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Pets With A Mission, Inc.: Inside Agility Games

Pets With A Mission, Inc.: Inside Agility Games

Pets With A Mission, Inc.: Inside Agility Games

The weather has been challenging with a deep freeze for days followed by flooding rains.   In the summer and parts of the spring and fall, it is hot as blazes.  Mother nature’s contributions are not conducive for taking the dog walking.  Regardless of the weather, dogs and cats need exercise.  Active dogs need to work off some energy to reduce the likelihood of developing destructive behaviors like digging up the yard or excessive barking.  So, it is time to consider alternatives that can take place indoors.

If your home has a long hallway, a game of fetch may be appreciated.  My dog and I had two games that we played using the hall.  The first game was traditional fetch.  From the living  room, I threw a squishy ball down the hall toward the back door.  She would hurry down the hall, grab the ball, and bring it back to me so I could throw it again.  In the second game, she would stand in the doorway where the living room met the hall while I was across the room.  I would try to roll the ball through her legs and get it past her.  Her job was to block my shot or if the ball got past her, grab the ball before it reached the back door.  We enjoyed both games.

If fetch is not your dog’s game, indoor agility could be their thing.  Dog agility competitions are on TV and YouTube.  There you will see dog athletes run through a variety of agility obstacles.  Cat agility is also a thing and YouTube has those videos, too.  Home agility can be used by young animals, active adults, seniors, three-legged animals, blind or deaf dogs and by cats. 

You do not need to buy expensive agility equipment.  Instead, you can make it out of ordinary household items and a little imagination.  Items such as a broom handle, several trash cans, and a medium or large sized cardboard box can become agility equipment.  If you cannot find some items in the garage, a few other items could be purchased to expand the agility course:  a one-inch diameter dowel, a four-inch diameter PVC pipe or black landscape pipe about six inches long cut in half length wise, and a board or two that is six to eight inches wide and four to six feet long.  If you are handy at woodworking, building some agility equipment is a fun project.  Of course, agility equipment can be purchased, if you are so inclined.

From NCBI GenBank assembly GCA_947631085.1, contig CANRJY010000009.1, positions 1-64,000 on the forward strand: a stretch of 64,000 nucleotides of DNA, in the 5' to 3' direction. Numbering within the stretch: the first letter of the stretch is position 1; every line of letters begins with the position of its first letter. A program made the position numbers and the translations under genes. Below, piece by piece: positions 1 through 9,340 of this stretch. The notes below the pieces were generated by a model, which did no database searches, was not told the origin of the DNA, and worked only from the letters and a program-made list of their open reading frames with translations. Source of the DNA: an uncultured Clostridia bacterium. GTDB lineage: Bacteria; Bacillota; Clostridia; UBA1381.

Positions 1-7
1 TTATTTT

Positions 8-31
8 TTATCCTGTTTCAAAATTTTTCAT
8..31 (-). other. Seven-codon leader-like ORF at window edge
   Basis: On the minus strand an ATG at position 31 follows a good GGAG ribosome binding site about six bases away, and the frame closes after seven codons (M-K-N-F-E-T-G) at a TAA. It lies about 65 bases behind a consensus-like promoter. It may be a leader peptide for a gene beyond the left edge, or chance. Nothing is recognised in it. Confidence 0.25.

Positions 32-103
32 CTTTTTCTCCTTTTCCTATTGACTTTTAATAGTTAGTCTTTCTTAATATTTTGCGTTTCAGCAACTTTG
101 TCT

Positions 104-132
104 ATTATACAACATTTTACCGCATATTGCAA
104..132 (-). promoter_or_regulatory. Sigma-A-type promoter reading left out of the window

The first piece of agility equipment is a simple jump.  First, a word of caution.  Puppies under a year old are still growing so they should not jump over anything more than their ankle height.  Their jump should only be a step over.  Adult dogs that are able can jump over something to about the height of their elbow.  A jump can be made by placing a broom handle or dowel on top of two trash cans or two boxes of the same height.  The goal is for the dog to jump over the handle without knocking it off the trash cans or boxes.  The handle should not be attached to the trash cans or boxes.  That way if the dog misses the jump, the handle will fall harmlessly to the floor.     

A cardboard box can be turned into an agility tunnel.  Make sure the box is open at both ends and large enough for your dog to comfortably walk through it.  The goal is for the dog to go through the box without stopping or turning back to their entry point. 

A pause table could be a bath mat or towel spread out on the floor.  A piece of cardboard probably is not the best idea since it could slide when the dog steps on it.  The goals is for the animal to step on the table and wait about five seconds or until you tell them that it is ok to leave that location.

A low dog walk is easy to construct with a four to six-foot-long board and several spacers that will raise the board about four inches off of the floor.  The spacers could be several bricks, short pieces of 2x4s, or several thick books.  The goals is for the animal to step up onto the board at one end and walk the length of the board without stepping off the board in the middle. 

The seesaw is fun piece of equipment that requires the animal to use their balancing abilities.  You can use a four to six-foot length of board and the half round piece of PVC or landscape pipe.  Put the pipe flat on the floor with the cut side down.  Let the board rest across the pipe near the board’s middle point.  One end of the board should rest on the floor with the other end in the air above the floor.  Have the dog step on the board at the end on the floor and walk along the board.  As they reach the middle, the board will move and require them to shift their balance as end of the board in the air moves toward the floor and they continue walking to the other end of the board.  The goal is for the dog to shift their balance as necessary so they can walk the entire length of the board without stepping off.

Weave “poles” can be made using three or more trash cans or small boxes that are spaced twelve to eighteen inches apart.  The goal is for the dog to pass through the spaces between each can or box in an “s” shaped pattern without knocking them out of place.

Indoor games with your pet can be lots of fun, provide mental stimulation, and some exercise for them too.  Try it and have some fun!

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